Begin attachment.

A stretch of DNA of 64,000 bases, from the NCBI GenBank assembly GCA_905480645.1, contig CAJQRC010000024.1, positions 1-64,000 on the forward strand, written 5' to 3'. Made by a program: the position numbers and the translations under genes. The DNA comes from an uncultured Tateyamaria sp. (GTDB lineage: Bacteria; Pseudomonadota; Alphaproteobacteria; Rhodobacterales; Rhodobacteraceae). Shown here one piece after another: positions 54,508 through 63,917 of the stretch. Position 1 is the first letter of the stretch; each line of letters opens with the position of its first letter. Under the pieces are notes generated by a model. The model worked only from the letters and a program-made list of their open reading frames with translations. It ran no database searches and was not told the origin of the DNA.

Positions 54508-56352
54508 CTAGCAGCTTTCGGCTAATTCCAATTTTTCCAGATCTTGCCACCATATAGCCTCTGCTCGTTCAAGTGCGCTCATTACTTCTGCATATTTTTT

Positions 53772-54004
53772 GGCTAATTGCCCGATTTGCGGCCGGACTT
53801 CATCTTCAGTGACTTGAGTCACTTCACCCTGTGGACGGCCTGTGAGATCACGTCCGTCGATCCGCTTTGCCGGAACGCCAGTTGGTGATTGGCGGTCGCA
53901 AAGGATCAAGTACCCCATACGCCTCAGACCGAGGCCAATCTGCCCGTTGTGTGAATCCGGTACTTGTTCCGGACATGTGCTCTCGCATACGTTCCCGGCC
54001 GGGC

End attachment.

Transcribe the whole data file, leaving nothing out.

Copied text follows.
A stretch of DNA of 64,000 bases, from the NCBI GenBank assembly GCA_905480645.1, contig CAJQRC010000024.1, positions 1-64,000 on the forward strand, written 5' to 3'. Made by a program: the position numbers and the translations under genes. The DNA comes from an uncultured Tateyamaria sp. (GTDB lineage: Bacteria; Pseudomonadota; Alphaproteobacteria; Rhodobacterales; Rhodobacteraceae). Shown here one piece after another: positions 54,508 through 63,917 of the stretch. Position 1 is the first letter of the stretch; each line of letters opens with the position of its first letter. Under the pieces are notes generated by a model. The model worked only from the letters and a program-made list of their open reading frames with translations. It ran no database searches and was not told the origin of the DNA.

Positions 54508-56352
54508 CTAGCAGCTTTCGGCTAATTCCAATTTTTCCAGATCTTGCCACCATATAGCCTCTGCTCGTTCAAGTGCGCTCATTACTTCTGCATATTTTTT

Positions 53772-54004
53772 GGCTAATTGCCCGATTTGCGGCCGGACTT
53801 CATCTTCAGTGACTTGAGTCACTTCACCCTGTGGACGGCCTGTGAGATCACGTCCGTCGATCCGCTTTGCCGGAACGCCAGTTGGTGATTGGCGGTCGCA
53901 AAGGATCAAGTACCCCATACGCCTCAGACCGAGGCCAATCTGCCCGTTGTGTGAATCCGGTACTTGTTCCGGACATGTGCTCTCGCATACGTTCCCGGCC
54001 GGGC